Thirty-five years ago, Brian Mulroney became Prime Minister of Canada

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A decisive victory

Bernard, Brian Mulroney is the fifth Quebecer to become Prime Minister of Canada after Sir John Abbott, Sir Wilfrid Laurier, Louis St. Laurent and Pierre Elliott Trudeau.

Daniel Lessard, September 4, 1984

This sentence, Radio-Canada parliamentary correspondent in Ottawa Daniel Lessard told the host Bernard Derome during the broadcast Elections 1984 which analyzes the result of the federal poll on September 4, 1984.

The two journalists, like all Canadians, attended a historic event.

The Progressive Conservative Party of Canada had just ousted the Liberal Party of Canada after an almost uninterrupted 21-year rule.

With more than 211 MPs out of 282, new Prime Minister Brian Mulroney will have the largest majority ever in the Canadian House of Commons.

The reasons for a victory.

How did Brian Mulroney accomplish this feat?

The recipe for Brian Mulroney's success is explained by parliamentary correspondent Daniel Lessard in a review of the conservative campaign aired on August 23, 1984 The summer election campaign.

After 21 years of Liberal rule, Canadians aspired to political change in Ottawa.

Brian Mulroney has made this theme the leitmotif of the Progressive Conservative Party campaign.

From Newfoundland to British Columbia, the Conservative leader insisted that new faces were needed to lead Canada and that the Liberals were discredited.

What the Canadians were particularly tired of, he said, was the favoritism that the Liberal Party government seemed to be playing without shame.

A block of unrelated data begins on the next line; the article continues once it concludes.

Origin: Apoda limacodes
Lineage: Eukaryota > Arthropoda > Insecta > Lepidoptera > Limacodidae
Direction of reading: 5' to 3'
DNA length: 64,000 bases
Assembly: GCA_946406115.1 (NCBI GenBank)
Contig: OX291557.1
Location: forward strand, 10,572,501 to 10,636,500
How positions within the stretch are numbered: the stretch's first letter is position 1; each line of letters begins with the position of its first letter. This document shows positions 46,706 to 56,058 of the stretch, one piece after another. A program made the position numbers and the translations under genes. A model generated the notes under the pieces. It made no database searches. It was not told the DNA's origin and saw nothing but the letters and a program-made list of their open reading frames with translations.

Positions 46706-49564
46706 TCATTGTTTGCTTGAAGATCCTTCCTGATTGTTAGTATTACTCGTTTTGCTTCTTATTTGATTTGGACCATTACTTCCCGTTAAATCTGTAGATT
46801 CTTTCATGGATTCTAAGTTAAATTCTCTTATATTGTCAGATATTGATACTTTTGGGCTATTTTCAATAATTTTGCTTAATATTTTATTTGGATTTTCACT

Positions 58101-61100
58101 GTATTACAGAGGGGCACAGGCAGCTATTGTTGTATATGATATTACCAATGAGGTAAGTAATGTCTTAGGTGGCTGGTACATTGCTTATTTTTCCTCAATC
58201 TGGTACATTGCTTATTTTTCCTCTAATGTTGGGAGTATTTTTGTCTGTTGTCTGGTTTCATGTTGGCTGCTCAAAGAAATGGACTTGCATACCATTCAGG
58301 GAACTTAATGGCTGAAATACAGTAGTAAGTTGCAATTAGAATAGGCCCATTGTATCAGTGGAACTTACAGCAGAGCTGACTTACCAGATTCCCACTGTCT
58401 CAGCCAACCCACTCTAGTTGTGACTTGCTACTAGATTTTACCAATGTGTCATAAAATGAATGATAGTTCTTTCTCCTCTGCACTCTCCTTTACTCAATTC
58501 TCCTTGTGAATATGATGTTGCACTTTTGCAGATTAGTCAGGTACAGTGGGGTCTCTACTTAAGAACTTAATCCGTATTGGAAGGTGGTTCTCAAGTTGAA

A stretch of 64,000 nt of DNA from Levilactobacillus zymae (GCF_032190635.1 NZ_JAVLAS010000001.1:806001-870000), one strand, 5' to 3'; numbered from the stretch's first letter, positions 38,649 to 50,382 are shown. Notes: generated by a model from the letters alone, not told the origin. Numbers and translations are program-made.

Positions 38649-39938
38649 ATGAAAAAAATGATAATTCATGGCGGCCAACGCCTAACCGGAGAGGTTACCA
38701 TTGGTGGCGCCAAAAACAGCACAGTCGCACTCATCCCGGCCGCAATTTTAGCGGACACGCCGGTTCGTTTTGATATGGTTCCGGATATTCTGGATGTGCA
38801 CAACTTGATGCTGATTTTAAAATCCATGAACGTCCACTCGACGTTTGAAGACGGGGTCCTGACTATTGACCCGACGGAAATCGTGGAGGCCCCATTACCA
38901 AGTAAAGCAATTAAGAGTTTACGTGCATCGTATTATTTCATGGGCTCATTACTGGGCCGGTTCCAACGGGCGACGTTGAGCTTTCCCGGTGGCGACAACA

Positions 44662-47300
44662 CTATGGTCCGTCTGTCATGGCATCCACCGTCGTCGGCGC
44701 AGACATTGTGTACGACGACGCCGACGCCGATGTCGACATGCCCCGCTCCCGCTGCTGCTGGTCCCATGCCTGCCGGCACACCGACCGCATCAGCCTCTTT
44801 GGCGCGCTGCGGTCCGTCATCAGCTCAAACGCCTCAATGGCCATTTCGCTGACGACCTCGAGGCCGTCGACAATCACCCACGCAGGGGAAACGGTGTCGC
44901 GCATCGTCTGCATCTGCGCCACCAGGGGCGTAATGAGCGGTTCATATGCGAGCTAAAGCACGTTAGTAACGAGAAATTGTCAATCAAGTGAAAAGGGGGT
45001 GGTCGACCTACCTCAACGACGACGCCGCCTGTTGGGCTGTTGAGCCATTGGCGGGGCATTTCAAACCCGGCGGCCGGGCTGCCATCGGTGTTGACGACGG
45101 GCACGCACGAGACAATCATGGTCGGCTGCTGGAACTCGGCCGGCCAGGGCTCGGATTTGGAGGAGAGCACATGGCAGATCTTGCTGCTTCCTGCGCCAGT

Prior to his departure, Prime Minister Pierre Elliott Trudeau made several partisan appointments.

They have reportedly torpedo, according to several observers, the election campaign of his successor at the head of the Liberal Party John Turner.

In addition, Brian Mulroney's promise to bring Quebec back into Canadian constitutional jurisdiction also contributed significantly to the Conservative victory in 1984.

In a speech delivered in Sept-Îles, received by Radio-Canada on August 6, 1984, the Conservative leader made a formal commitment to bring Quebec back to Canada "with enthusiasm and honor. "

A majority in Quebec

This commitment by Brian Mulroney seduced a majority of Quebecers.

In the 1984 election, the Progressive Conservative Party won 50.2% of the vote in Quebec.

This result represents a reversal of the historical situation.

In the previous federal election in 1980, the Conservatives had barely 13% of the votes cast in Quebec.

One last element may have played in Brian Mulroney's overwhelming victory: some form of courage.

His advisers recommended that he try to be elected as a member of Parliament in Brome-Missisquoi County, which had a conservative tradition.

Brian Mulroney chose instead to present himself in Manicouagan on the North Shore, historically not very favorable to the Conservatives.

On September 4, 1984, however, the Conservative leader won the riding where he was born.

September 5, 1984, as recalled by a report of journalist Jean Bédard broadcast on Téléjournal, one of the first acts of the new prime minister was to thank the voters of Manicouagan.

His recognition was particularly keen for the citizens of the city of Schefferville who gave him a majority.

This support may have surprised many.

After all, Brian Mulroney as Executive Vice President of Iron Ore Mining Company, had approved the closure of the city a few years ago.

Brian Mulroney was sworn in as Prime Minister of Canada on September 17, 1984. He left office on June 25, 1993.

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